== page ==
Data Mining and Machine Learning
Naive Bayes
David Corne, HWU
dwcorne@gmail.com
A very simple dataset
–
one field / one class
P34 level
Prostate
cancer
High
Y
Medium
Y
Low
Y
Low
N
Low
N
Medium
N
High
Y
High
N
Low
N
Medium
Y
A very simple dataset
–
one field / one class
P34 level
Prostate
cancer
High
Y
Medium
Y
Low
Y
Low
N
Low
N
Medium
N
High
Y
High
N
Low
N
Medium
Y
A new patient has
a blood test
–
his P34
level is HIGH.
what is our best guess
for prostate cancer?
A very simple dataset
–
one field / one class
P34 level
Prostate
cancer
High
Y
Medium
Y
Low
Y
Low
N
Low
N
Medium
N
High
Y
High
N
Low
N
Medium
Y
It’s useful to know:
P(cancer = Y)
A very simple dataset
–
one field / one class
P34 level
Prostate
cancer
High
Y
Medium
Y
Low
Y
Low
N
Low
N
Medium
N
High
Y
High
N
Low
N
Medium
Y
It’s useful to know:
P(cancer = Y)

on basis of this tiny
dataset, P(c = Y)
is 5/10 = 0.5
A very simple dataset
–
one field / one class
P34 level
Prostate
cancer
High
Y
Medium
Y
Low
Y
Low
N
Low
N
Medium
N
High
Y
High
N
Low
N
Medium
Y
But we know that P34 =H,
so actually we want:
P
(cancer=Y  P34 = H)

the prob that cancer is Y,
given that
P34 is high
A very simple dataset
–
one field / one class
P34 level
Prostate
cancer
High
Y
Medium
Y
Low
Y
Low
N
Low
N
Medium
N
High
Y
High
N
Low
N
Medium
Y
P
(cancer=Y  P34 = H)

the prob that cancer is Y,
given that
P34 is high

this seems to be
2/3 = ~ 0.67
A very simple dataset
–
one field / one class
P34 level
Prostate
cancer
High
Y
Medium
Y
Low
Y
Low
N
Low
N
Medium
N
High
Y
High
N
Low
N
Medium
Y
So we have:
P
( c=Y  P34 = H) = 0.67
P
( c =N  P34 = H) = 0.33
The class value with the
highest probability is our
best guess
In general we may have any number
of class values
P34 level
Prostate
cancer
High
Y
Medium
Y
Low
Y
Low
N
Low
N
Medium
N
High
Y
High
N
High
Maybe
Medium
Y
suppose again we know that
P34 is High;
here we have:
P
( c=Y  P34 = H) = 0.5
P
( c=N  P34 = H) = 0.25
P
(c = Maybe  H) = 0.25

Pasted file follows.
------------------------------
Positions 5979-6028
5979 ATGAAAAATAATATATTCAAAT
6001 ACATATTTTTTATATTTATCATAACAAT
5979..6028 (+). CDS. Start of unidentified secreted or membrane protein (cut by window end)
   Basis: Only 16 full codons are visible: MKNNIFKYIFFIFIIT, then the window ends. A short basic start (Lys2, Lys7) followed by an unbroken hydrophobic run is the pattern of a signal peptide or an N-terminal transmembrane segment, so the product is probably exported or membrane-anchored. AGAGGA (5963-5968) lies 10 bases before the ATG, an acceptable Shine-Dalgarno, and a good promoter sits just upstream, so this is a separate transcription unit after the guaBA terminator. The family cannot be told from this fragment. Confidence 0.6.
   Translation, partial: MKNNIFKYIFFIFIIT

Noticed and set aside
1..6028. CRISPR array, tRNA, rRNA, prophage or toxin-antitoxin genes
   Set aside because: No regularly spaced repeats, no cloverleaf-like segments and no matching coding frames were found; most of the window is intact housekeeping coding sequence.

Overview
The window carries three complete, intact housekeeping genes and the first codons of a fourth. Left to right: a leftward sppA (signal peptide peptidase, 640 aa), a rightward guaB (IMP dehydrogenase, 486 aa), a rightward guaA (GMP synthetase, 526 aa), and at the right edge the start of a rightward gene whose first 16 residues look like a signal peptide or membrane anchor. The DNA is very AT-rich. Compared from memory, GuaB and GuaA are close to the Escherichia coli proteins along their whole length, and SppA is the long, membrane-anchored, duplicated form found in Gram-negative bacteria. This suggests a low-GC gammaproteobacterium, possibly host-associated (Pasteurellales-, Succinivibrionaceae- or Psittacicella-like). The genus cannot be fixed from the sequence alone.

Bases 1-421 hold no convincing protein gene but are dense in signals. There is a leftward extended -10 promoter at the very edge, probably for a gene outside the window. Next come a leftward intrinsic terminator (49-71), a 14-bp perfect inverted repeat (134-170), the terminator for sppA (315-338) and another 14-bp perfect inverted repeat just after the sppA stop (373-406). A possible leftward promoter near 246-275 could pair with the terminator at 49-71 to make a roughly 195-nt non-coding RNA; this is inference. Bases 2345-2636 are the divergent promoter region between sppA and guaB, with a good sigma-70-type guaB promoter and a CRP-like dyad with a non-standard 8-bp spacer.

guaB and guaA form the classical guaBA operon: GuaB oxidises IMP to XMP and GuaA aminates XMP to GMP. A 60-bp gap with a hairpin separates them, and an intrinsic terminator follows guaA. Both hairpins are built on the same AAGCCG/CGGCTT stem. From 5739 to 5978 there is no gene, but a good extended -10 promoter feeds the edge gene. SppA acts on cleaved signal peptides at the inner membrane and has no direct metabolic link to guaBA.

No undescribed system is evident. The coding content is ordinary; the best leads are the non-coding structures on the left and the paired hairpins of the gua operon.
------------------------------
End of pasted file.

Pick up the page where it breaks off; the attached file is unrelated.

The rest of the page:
... and again, Y is the winner
That is the essence
of Naive
Bayes
,
but:
the probability calculations are much
trickier when there are >1 fields
so we make a ‘Naive’ assumption that
makes it simpler
Bayes’ theorem
P34 level
Prostate
cancer
High
Y
Medium
Y
Low
Y
Low
N
Low
N
Medium
N
High
Y
High
N
Low
N
Medium
Y
As we saw, on the right
we are illustrating:
P
(cancer = Y  P34 = H)
Bayes’ theorem
P34 level
Prostate
cancer
High
Y
Medium
Y
Low
Y
Low
N
Low
N
Medium
N
High
Y
High
N
Low
N
Medium
Y
And now we are illustrating
P
(P34 = H  cancer = Y)
This is a different thing,
that turns out as 2/5 = 0.4
Bayes’ theorem is this:
P
( A  B) =
P
( B  A )
P
(A)
P
(B)
It is very useful when it is hard to get P(A  B)
directly, but easier to get the things on the right
Bayes’ theorem in 1

non

class

field
DMML context:
P
( Class=X  Fieldval = F) =
P
( Fieldval = F  Class = X )
×
P
( Class = X)
P
(Fieldval = F)
Bayes’ theorem in 1

non

class

field
DMML context:
P
( Class=X  Fieldval = F) =
P
( Fieldval = F  Class = X )
×
P
( Class = X)
P
(Fieldval = F)
We want to check this for each class and choose
the class that gives the highest value.
Bayes’ theorem in 1

non

class

field
DMML context:
P
( Class=X  Fieldval = F) =
P
( Fieldval = F  Class = X )
×
P
( Class = X)
P
(Fieldval = F)
E.g. We compare:
P
(F  High)
×
P
(High)
P
(F  Med
×
P
(Med)
P
(F  Low)
×
P
(Low)
... We can ignore the
P
(Fieldval = F) bit ... Why ?
and that was
Exactly
how we do
Naive Bayes for a
1

field dataset
Note how this relates to our beloved
histograms
P34 level
Prostate
cancer
High
Y
Medium
Y
Low
Y
Low
N
Low
N
Medium
N
High
Y
High
N
Low
N
Medium
Y
Low Med High
0.6
0.4
0.2
0
P
(L N)
P
(H Y)
Nave

Bayes with Many

fields
P34 level
P61 level
BMI
Prostate
cancer
High
Low
Medium
Y
Medium
Low
Medium
Y
Low
Low
High
Y
Low
High
Low
N
Low
Low
Low
N
Medium
Medium
Low
N
High
Low
Medium
Y
High
Medium
Low
N
Low
Low
High
N
Medium
High
High
Y
Nave

Bayes with Many

fields
P34 level
P61 level
BMI
Prostate
cancer
High
Low
Medium
Y
Medium
Low
Medium
Y
Low
Low
High
Y
Low
High
Low
N
Low
Low
Low
N
Medium
Medium
Low
N
High
Low
Medium
Y
High
Medium
Low
N
Low
Low
High
N
Medium
High
High
Y
New patient:
P34=M, P61=M, BMI = H
Best guess at cancer field ?
Nave

Bayes with Many

fields
P34 level
P61 level
BMI
Prostate
cancer
High
Low
Medium
Y
Medium
Low
Medium
Y
Low
Low
High
Y
Low
High